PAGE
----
I Is For Injury
Saturday’s fight will only be St-Pierre’s second in almost two years. This is due to an ACL injury that the fighter sustained to his right knee while training for a title defense against Carlos Condit back in 2011. After dismantling Condit in November, St-Pierre remarked that he now knew what it meant to have ring rust.
By the very nature of what a fighter does, their bones and sinews are not meant to last into eternity. The knee injury is the first serious one of St-Pierre’s career, and as his body ages, we can expect to see more of this. How long he can stave off the inevitable is unknown, but given his work ethic in training, we can safely assume that a sedentary lifestyle won’t increase the rapidity of an inevitable break down.
J Is For Jiu-Jitsu
Back in 2005, St-Pierre stepped up his Jiu-Jitsu training with the Renzo Gracie Jiu-Jitsu Academy in Manhattan, later earning his brown belt in the discipline from the cousin of UFC legend Royce Gracie. In 2008, St-Pierre received his black belt from Bruno Fernandes, the head instructor at Gracie Barra Montreal. Through it all, he has continued to be trained by John Danaher.
While you’re unlikely to see a lot of submission attempts from St-Pierre, that doesn’t mean he doesn’t use Jiu-Jitsu. In fact, his proficiency with the fundamentals of the martial art is a major factor in his dominance with take downs and ability to control opponents after they’ve been grounded.
K Is For Kyokushin
At the age of seven, St-Pierre began learning Kyokushin, a full contact version of karate, as means of defending himself against older kids at school who would pick on him. Here he is at a past UFC Fan Expo demonstrating a Kyokushin kata.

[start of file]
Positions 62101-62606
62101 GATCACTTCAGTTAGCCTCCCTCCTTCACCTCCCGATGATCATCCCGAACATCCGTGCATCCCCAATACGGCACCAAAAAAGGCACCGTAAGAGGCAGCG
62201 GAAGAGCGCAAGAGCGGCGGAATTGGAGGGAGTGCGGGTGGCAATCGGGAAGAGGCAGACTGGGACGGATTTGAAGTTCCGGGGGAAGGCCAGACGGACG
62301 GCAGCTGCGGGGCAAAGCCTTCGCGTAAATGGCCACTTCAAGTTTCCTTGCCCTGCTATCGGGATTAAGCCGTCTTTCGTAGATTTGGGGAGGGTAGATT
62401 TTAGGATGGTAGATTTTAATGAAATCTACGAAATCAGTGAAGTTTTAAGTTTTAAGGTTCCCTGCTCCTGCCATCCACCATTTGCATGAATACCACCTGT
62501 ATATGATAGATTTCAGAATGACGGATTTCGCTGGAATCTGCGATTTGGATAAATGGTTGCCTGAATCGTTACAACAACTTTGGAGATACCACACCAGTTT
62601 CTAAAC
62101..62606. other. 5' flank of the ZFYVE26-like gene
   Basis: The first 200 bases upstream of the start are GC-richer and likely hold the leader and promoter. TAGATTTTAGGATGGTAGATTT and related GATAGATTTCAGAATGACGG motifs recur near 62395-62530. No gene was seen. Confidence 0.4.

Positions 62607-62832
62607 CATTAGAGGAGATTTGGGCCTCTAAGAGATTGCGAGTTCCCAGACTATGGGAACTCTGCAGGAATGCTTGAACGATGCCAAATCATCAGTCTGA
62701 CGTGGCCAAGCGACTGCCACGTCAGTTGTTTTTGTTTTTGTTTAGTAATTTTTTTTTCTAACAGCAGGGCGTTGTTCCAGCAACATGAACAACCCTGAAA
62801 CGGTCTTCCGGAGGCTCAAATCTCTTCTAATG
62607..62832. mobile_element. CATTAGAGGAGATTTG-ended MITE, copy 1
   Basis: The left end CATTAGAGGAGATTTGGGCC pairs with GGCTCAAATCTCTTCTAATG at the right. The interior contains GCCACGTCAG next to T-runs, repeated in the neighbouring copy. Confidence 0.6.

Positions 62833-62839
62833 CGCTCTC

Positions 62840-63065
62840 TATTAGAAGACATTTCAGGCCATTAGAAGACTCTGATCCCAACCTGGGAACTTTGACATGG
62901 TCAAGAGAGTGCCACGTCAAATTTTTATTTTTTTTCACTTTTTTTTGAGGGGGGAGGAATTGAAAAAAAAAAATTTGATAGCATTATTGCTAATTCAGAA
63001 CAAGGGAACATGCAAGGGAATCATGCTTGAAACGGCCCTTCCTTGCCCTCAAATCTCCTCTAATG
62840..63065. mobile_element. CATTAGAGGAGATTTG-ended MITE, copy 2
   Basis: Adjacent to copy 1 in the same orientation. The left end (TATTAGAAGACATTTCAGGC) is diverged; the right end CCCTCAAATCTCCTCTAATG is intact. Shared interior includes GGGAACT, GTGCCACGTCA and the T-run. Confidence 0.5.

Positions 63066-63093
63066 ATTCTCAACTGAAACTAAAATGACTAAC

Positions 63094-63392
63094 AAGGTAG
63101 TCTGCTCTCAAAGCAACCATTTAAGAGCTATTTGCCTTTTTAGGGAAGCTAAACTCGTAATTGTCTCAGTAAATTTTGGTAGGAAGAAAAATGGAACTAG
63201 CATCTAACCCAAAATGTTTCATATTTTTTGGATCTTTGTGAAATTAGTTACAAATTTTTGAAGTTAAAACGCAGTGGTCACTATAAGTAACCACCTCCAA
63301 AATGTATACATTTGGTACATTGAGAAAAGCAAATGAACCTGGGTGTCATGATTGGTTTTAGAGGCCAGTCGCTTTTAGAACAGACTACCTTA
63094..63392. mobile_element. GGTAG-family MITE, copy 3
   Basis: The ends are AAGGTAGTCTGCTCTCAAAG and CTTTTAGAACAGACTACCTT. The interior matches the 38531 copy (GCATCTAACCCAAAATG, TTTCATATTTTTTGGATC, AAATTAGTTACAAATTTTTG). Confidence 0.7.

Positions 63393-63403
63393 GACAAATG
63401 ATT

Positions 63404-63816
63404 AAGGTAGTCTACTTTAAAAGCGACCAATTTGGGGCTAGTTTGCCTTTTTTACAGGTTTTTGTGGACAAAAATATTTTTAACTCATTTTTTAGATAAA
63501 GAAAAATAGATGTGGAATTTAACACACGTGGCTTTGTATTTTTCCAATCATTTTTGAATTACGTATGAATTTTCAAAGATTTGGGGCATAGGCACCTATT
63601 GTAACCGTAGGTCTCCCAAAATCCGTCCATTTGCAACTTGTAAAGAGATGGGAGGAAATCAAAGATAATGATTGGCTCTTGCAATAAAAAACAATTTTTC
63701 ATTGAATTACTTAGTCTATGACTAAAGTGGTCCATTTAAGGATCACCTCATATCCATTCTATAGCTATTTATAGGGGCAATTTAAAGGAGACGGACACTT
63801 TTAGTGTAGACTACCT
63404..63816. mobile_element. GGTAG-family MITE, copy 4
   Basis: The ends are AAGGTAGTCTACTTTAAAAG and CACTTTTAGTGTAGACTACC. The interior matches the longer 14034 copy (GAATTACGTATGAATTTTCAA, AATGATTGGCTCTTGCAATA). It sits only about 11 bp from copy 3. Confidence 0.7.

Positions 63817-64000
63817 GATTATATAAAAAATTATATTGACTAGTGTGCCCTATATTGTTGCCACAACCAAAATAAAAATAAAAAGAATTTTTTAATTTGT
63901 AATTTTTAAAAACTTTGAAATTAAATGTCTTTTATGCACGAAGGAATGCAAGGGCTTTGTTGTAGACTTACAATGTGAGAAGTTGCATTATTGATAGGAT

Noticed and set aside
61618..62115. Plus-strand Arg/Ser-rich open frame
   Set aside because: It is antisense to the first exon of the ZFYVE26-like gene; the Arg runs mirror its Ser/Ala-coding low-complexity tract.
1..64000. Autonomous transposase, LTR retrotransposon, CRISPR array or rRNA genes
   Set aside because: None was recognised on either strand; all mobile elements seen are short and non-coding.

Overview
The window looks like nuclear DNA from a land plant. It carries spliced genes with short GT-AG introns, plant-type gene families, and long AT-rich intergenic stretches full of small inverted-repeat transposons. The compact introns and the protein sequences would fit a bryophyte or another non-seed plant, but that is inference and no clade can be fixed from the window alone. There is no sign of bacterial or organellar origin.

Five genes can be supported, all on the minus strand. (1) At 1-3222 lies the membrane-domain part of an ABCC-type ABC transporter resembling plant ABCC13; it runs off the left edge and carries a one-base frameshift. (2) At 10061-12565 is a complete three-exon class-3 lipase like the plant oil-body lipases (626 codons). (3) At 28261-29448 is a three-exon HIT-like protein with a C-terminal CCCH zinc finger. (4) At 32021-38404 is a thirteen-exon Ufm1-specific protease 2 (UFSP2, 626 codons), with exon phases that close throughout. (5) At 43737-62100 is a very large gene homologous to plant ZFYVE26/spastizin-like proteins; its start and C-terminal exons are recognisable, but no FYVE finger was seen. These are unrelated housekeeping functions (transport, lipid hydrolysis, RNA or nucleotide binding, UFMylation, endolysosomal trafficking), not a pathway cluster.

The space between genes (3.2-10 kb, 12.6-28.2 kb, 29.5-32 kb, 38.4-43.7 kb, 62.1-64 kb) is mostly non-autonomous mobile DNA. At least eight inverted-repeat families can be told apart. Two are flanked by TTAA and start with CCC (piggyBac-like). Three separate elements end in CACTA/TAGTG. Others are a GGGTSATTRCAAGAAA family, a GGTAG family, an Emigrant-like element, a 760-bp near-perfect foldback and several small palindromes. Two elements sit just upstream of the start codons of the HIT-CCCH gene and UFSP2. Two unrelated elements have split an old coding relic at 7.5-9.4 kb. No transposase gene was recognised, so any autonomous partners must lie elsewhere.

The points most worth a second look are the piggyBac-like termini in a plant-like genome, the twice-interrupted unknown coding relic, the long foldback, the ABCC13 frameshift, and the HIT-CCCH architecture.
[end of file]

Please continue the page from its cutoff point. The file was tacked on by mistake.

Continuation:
He studied the martial art rooted in a philosophy of self-improvement, discipline and hard training, until the death of the Kyokushin Karate Master that he studied under. After his teacher’s passing, St-Pierre became interested in boxing, wrestling and Jiu-Jitsu. However, Kyokushin has acted as the base for all of his martial arts studies in the years that followed.
L Is For Lucian Bute
Lucian Bute is a professional boxer, who like St-Pierre, fights out of Montreal. The mixed martial artist has taken advantage of the proximity of the current NABF light heavyweight champion and former IBF super middleweight champion to his training center, by working with him in the lead up to the match against Diaz.
A lot of times, ahead of a main event, fighters will invite experts from different disciplines into their camp. For the most part, these are little more than photo opportunities. Not so with the Bute and St. Pierre exchange. The fighters have been training with each other for weeks.